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Each capsule contains: Lansoprazole enteric coated pellets 344.825 mg equivalent to Lansoprazole 30 mg. Colours used in capsule shell: Brilliant Blue &Titanium Dioxide.


White to off-white spherical pellets in size '1' capsule with light blue cap and opaque white body with LANPRO printed in black on body and cap.

Lansoprazole belongs to a class of antisecretory compounds, the substituted benzimidazoles, that do not exhibit anticholinergic or histamine H2 receptor antagonist properties, but that suppress gastric acid secretion by specific inhibition of the H+- K+ ATPase enzyme system at the secretory surface of the gastric parietal cell. Because this enzyme system is regarded as the acid (proton) pump within the parietal cell, lansoprazole has been characterized as a gastric acid-pump inhibitor, in that it blocks the final step of acid production. This effect is dose related and leads to inhibition of both basal and stimulated gastric acid secretion irrespective of the stimulus.

Following oral administration of lansoprazole 15 mg or 30 mg, inhibition of gastric acid secretion is observed in 2-3 or 1 -2 hours, respectively. The inhibition of gastric acid secretion is dose dependent.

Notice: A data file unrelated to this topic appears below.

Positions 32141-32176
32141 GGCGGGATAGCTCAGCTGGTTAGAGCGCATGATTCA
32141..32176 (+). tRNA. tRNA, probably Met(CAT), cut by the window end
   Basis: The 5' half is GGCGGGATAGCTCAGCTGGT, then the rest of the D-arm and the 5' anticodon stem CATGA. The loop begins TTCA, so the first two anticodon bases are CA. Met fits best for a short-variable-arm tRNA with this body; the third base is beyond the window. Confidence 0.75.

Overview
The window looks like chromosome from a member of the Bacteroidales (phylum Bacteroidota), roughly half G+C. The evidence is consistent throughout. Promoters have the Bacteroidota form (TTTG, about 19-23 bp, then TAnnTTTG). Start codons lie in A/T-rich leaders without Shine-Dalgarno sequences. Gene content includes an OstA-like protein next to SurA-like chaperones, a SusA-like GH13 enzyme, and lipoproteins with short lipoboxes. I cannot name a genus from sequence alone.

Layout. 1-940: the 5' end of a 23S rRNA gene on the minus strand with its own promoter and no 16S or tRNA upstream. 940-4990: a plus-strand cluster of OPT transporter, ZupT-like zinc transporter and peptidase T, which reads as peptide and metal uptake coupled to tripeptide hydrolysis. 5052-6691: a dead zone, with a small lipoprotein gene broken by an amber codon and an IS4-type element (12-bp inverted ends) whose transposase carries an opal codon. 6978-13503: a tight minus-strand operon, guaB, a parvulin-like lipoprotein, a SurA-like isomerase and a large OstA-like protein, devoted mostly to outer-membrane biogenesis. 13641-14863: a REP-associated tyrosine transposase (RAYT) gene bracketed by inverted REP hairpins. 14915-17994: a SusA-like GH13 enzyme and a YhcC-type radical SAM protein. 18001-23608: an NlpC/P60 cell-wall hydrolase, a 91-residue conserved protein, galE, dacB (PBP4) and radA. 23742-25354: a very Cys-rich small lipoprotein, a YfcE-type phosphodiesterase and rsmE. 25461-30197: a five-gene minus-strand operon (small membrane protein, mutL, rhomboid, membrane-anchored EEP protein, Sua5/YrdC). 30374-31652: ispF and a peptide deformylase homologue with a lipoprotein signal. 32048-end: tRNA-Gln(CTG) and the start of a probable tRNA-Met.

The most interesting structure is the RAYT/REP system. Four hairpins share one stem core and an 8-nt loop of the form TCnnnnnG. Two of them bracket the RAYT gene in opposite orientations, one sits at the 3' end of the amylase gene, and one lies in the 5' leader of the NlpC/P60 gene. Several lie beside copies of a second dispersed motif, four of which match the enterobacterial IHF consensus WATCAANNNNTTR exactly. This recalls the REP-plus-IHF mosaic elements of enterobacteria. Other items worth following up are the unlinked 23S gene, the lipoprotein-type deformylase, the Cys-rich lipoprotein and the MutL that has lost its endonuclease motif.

Following discontinuation of therapy gastric acid secretion returns to baseline over a 2 to 4 day period without rebound gastric acidity. When combined with appropriate anti-infectives, lansoprazole may be effective in eradicating H.pylori in patients with this infection.

Absorption of lansoprazole following oral administration of Lanpro capsules begins only after the granules leave the stomach. Absorption is rapid with peak plasma levels of lansoprazole occurring after approximately 1.7 hours. The estimated bioavailability of lansoprazole from enteric coated granules is over 80%.

In healthy subjects the mean plasma half-life is 1.5 hours. Food interferes with absorption of lansoprazole.

Lansoprazole is 97% bound to plasma proteins. It is extensively metabolised in the liver and the metabolites are pharmacologically inactive. Biliary excretion of metabolites is the major elimination pathway for lansoprazole. The elimination half life of lansoprazole increases in the elderly and in patients with various degree of hepatic dysfunction. The half-life and protein binding are decreased in patients with renal insufficiency.

Lansoprazole is indicated in the treatment of duodenal ulcer, benign gastric ulcer, reflux oesophagitis and Zollinger Ellison Syndrome.

Lanpro (Lansoprazole) is contra-indicated in patients with known hypersensitivity to any component of this formulation.

- In common with other anti-ulcer therapies, the possibility of malignant gastric tumour should be excluded when treating a gastric ulcer with lansoprazole because lansoprazole can mask the symptoms and delay the diagnosis.

- Lansoprazole should be used with caution in patients with moderate and severe hepatic dysfunction.

- Decreased gastric acidity due to lansoprazole might be expected to increase gastric counts of bacteria normally present in the gastrointestinal tract. Treatment with lansoprazole may lead to a slightly increased risk of gastrointestinal infections such as Salmonella and Campylobacter.